- If you’re using sleeping drugs, stay away from alcohol. Both are depressants, and when combined, they can make it dangerously difficult to breathe while sleeping.
Even if you don’t drink, snoring could be a sign of a sleep issue like sleep apnea if you notice it all the time. People who have been diagnosed with sleep apnea experience short and frequent breathing pauses while they sleep. Suffocating cessations prevent sufferers from getting the deep, restorative sleep they require since the body has to partially rouse itself repeatedly to reestablish adequate breathing. If your mouth and throat muscles relax and close off your airway while you’re sleeping, you’re most likely suffering from obstructive sleep apnea (OSA).
Obstructive sleep apnea is characterized by the following symptoms:
- Chronic fatigue during the day.
- Snoring never stops.
- Problems concentrating or recalling details are symptoms of mental fog.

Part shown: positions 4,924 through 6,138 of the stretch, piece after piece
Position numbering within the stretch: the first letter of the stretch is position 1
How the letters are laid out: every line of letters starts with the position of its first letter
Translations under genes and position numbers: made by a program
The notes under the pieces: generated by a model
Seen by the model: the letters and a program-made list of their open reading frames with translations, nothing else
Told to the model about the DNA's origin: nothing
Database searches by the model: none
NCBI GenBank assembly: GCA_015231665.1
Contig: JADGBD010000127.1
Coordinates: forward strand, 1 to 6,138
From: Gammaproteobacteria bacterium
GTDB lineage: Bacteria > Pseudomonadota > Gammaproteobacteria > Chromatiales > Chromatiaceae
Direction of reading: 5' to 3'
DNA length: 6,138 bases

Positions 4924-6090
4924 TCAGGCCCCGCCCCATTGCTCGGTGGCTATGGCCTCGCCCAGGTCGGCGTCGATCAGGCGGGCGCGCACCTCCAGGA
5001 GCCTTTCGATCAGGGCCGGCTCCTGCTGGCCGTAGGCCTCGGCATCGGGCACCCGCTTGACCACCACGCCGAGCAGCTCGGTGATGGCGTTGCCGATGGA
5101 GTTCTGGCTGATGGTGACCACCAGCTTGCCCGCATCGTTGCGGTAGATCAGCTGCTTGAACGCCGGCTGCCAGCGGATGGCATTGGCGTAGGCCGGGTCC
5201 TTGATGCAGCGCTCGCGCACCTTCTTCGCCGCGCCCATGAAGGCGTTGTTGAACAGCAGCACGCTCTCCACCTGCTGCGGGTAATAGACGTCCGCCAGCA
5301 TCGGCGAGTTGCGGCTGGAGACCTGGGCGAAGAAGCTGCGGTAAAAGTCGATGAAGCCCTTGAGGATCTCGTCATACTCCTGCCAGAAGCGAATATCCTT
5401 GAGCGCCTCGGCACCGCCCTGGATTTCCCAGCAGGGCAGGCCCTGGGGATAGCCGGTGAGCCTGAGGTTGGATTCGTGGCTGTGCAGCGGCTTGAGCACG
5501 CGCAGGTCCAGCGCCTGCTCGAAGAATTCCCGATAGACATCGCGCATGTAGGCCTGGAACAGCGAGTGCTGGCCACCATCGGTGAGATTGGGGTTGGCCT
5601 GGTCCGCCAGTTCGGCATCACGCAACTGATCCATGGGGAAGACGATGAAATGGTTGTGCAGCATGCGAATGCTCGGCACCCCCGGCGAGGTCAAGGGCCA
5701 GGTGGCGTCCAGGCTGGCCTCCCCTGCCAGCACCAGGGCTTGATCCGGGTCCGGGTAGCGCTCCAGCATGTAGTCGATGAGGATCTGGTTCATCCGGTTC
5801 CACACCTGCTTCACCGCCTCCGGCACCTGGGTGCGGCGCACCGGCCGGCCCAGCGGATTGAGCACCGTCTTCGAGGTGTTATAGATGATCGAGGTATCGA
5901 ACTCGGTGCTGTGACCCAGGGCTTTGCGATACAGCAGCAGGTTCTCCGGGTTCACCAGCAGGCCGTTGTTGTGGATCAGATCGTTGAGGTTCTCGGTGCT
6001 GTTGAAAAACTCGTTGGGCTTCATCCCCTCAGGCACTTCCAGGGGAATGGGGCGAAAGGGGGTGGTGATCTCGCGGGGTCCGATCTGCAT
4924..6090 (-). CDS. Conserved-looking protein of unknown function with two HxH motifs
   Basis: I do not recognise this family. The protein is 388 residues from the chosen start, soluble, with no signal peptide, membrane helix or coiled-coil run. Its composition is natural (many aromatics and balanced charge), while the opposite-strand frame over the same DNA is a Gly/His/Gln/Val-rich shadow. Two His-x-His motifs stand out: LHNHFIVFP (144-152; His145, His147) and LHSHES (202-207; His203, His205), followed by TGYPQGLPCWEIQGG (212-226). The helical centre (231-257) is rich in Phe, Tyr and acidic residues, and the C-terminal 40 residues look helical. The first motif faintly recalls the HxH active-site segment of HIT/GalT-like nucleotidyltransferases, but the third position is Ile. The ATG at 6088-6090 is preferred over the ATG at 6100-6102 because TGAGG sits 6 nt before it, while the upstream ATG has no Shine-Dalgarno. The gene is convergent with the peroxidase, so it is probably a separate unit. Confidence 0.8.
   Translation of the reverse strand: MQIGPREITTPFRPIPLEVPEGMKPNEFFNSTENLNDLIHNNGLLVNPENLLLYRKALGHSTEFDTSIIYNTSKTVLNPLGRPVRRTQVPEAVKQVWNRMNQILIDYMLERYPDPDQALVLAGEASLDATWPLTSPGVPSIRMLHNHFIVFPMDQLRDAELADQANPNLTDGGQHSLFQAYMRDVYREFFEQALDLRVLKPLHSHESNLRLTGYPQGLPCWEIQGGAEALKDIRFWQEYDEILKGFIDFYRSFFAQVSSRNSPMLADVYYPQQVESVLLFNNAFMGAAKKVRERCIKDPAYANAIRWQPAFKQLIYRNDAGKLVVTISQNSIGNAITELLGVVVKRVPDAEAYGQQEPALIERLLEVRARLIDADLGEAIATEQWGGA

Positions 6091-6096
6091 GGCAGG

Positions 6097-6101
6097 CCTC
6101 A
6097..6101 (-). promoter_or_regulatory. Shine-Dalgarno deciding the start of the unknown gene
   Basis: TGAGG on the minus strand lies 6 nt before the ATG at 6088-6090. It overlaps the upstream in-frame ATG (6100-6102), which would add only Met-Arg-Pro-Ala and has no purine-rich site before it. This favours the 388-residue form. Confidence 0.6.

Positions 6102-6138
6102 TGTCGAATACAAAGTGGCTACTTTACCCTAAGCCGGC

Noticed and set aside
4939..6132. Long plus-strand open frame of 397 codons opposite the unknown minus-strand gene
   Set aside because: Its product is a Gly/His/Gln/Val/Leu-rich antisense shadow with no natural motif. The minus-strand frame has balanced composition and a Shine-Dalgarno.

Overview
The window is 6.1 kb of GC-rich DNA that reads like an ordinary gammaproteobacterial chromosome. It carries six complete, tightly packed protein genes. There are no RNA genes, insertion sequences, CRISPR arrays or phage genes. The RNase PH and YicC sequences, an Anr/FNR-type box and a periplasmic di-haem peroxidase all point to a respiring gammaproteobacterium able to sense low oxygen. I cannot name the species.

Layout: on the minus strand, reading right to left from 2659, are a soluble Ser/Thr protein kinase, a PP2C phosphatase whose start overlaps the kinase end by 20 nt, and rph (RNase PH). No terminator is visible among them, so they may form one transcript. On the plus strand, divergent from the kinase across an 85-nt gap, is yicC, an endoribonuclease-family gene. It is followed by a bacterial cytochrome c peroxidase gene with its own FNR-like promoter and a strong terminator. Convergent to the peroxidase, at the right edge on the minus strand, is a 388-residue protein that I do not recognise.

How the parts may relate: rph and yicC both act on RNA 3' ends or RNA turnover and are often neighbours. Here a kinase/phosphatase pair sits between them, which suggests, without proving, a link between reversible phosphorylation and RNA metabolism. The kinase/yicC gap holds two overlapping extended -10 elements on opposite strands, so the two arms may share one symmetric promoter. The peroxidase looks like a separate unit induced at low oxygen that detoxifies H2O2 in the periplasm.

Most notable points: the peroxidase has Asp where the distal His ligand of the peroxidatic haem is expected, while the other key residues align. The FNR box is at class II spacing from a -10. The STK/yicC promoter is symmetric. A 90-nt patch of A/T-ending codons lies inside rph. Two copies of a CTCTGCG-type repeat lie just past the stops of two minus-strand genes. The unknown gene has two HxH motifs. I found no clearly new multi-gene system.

- Mood disorders like depression and manic episodes.
- Having difficulty maintaining a healthy weight.
- Feeling short of breath when waking up in the morning.
- Morning headaches and sore throats are a common occurrence.
People with sleep apnea should monitor their alcohol intake before night to ensure they’re getting the rest they need. Alcohol can exacerbate existing snoring and obstructive sleep apnea, and it can even raise a person’s risk of developing the condition. It is important to note that improved drinking and sleeping habits alone will not be enough to alleviate the symptoms of sleep apnea. In addition to a retainer or mouthguard, there is an oral device that elevates the jaw forward while you sleep, allowing for greater airflow.